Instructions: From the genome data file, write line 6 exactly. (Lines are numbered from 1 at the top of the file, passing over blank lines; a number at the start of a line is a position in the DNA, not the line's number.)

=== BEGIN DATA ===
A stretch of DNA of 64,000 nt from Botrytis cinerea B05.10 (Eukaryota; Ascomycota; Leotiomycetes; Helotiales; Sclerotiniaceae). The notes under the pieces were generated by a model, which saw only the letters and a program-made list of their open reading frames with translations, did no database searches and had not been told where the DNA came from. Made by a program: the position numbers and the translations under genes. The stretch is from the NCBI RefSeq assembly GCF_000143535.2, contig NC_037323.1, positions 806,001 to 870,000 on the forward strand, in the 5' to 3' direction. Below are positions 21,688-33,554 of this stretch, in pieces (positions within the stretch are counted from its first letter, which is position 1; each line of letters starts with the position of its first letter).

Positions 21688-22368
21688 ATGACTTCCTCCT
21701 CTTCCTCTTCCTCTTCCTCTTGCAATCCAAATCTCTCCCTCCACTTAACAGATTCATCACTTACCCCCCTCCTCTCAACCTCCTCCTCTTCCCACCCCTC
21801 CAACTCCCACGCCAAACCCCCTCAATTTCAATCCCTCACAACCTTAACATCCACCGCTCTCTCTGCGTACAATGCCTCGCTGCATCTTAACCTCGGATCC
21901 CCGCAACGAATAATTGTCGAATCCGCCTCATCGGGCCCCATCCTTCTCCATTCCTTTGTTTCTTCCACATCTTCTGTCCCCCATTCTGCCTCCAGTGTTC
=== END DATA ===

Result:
21901 CCGCAACGAATAATTGTCGAATCCGCCTCATCGGGCCCCATCCTTCTCCATTCCTTTGTTTCTTCCACATCTTCTGTCCCCCATTCTGCCTCCAGTGTTC